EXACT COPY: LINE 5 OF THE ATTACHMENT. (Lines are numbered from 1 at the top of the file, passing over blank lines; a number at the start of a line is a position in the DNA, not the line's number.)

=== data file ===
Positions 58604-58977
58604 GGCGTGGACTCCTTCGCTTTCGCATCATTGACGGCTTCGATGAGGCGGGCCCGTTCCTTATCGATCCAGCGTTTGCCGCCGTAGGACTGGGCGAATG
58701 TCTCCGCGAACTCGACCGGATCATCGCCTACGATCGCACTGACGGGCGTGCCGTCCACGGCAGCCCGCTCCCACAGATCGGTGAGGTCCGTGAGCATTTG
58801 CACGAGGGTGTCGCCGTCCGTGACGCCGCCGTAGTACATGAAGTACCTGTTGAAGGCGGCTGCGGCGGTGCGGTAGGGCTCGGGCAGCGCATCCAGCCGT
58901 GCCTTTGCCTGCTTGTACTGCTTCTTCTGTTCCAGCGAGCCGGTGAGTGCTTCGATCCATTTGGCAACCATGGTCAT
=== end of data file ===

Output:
58901 GCCTTTGCCTGCTTGTACTGCTTCTTCTGTTCCAGCGAGCCGGTGAGTGCTTCGATCCATTTGGCAACCATGGTCAT